Currently, the standard methods to measure total energy expenditure are DLW method and direct calorimetry. The accuracy of their validity is 1-2% [7,23]. Although the DLW method is technique available to accurately measure TEE in daily life, frequency, duration and intensity of physical activity cannot be measured. Also, due to the high cost of oxygen-18, the stable isotope, and analytical devices, it is not economically practical [6]. The most commonly used method for measuring physical activity in clinical trials and research are surveys and self-recorded questionnaires and activity diaries [9]. Although these are used in large-scale epidemiological studies, they take a long time to create, and because they depend on memory, they are less accurate. A previous study developed a questionnaire assay with a total of 32 items and used recollection dates varying from one day to one year. The reliability value when retesting the questionnaire was between 0.24 and 0.93 [9]. When considering that most diabetes patients are elderly, producing an accurate personal history or questionnaire can be very difficult. Additionally, tools used to assess exercise education and patient compliance are considered inappropriate. However, the size of the accelerometers used to measure energy expenditure is small and they make long-term measurements possible. An objective analysis of physical activity patterns such as intensity, time, and frequency of physical activity of the participants is also possible [24]. In previous studies, total energy expenditure measured using accelerometers have shown a very high correlation between comparative results for direct calorimetry (r = 0.928, P < 0.001) [8]. Results compared with the DLW method over 14 days showed a high correlation (r = 0.83, P < 0.001) [13].

In this study, the total energy expenditure measured using an accelerometer was 1,908.2 ± 206.3 kcal·day-1 during the 14-day period where there was no change in body weight. The energy intake measured using a three-day dietary record was 1,842.5 ± 236.7 kcal·day-1, a difference of -65.8 ± 3.3 kcal·day-1, which is not statistically significant. Energy intake was found to be 96.5% of total energy expenditure. Using a questionnaire for total energy expenditure and dietary diary for energy intake, Kim and Cha [25] reported that the surveyed total energy expenditure levels for overweight middle-aged women was 3,256.8 kcal·day-1, while energy intake was 2,080.2 kcal·day-1, which showed a large comparative difference (-1,176.6). However, Tesfaye et al. [26] used a survey to measure total energy expenditure, which was 1,925 kcal·day-1, and a dietary diary to measure energy intake, which was 1,720 kcal·day-1. These values differ by -205 kcal·day-1, which is similar to our results. When there is no change in body weight as a result of energy balance, energy intake and expenditure values are approximately equal. However, in the absence of changes in body weight, Seale [27] found that subjects underestimated the changes in energy intake recorded in a dietary record versus total energy expenditure collected through the DLW method by 25%. Singh et al. [28] also said that their study participants underestimated those values by 23%. The underestimation of energy intake in that investigation was lower than the actual intake because the recorded values were lower than the actual values, and they varied based on weight, obesity, gender, income, and education level [27]. In this study, in the absence of body weight changes, energy intake and total energy expenditure showed a tendency to be underestimated. This is because our subjects were overweight female who want to control their body weight. However, a 5% underestimation is a very low value. Between energy intake and total energy expenditure, there was no significant difference, and the two tools used to investigate and measure energy intake and total energy expenditure in diabetic patients are considered to be appropriate.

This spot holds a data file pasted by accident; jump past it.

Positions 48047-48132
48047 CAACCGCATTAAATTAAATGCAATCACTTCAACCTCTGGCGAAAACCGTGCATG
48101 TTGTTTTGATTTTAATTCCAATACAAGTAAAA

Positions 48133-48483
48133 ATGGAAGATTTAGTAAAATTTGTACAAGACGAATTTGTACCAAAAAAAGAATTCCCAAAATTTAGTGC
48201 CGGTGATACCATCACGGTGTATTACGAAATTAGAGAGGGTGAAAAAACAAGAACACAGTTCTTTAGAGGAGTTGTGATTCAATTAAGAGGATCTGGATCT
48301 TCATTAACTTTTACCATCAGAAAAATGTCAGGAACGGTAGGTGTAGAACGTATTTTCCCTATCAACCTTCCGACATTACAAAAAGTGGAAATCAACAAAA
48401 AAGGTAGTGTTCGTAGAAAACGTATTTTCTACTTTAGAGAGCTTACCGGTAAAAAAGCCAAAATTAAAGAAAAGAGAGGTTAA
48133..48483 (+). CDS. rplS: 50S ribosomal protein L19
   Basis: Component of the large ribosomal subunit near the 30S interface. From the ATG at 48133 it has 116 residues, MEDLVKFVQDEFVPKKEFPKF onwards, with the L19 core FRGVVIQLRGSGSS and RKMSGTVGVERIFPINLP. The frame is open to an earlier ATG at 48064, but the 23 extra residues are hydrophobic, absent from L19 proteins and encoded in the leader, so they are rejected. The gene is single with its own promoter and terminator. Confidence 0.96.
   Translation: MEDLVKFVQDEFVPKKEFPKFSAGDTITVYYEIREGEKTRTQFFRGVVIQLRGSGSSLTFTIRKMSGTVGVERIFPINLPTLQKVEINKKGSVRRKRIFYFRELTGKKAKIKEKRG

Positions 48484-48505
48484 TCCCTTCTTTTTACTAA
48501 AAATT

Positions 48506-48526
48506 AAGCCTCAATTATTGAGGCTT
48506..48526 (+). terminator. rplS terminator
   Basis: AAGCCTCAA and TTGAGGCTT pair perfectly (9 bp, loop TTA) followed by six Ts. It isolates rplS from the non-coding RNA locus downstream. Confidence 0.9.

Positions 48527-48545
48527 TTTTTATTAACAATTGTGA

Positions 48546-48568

Change in body weight, energy intake, and total energy expenditure in the energy balance can be considered related [29]. Energy intake and total energy expenditure are important indicators of blood glucose and body weight regulation because they are necessary in measuring and monitoring accurately. In this study, patients who participated in a long-term weight loss program were later contacted to confirm whether there is an association between change in body weight and difference in energy intake, and total energy expenditure. The results of our 12-week study showed that the difference between average energy intake and total energy expenditure was -474.0 ± 291.9 kcal·day-1, average weight loss was 3.1 ± 2.4 kg, and 13,761 kcals had to be expended in order to lose 1 kg.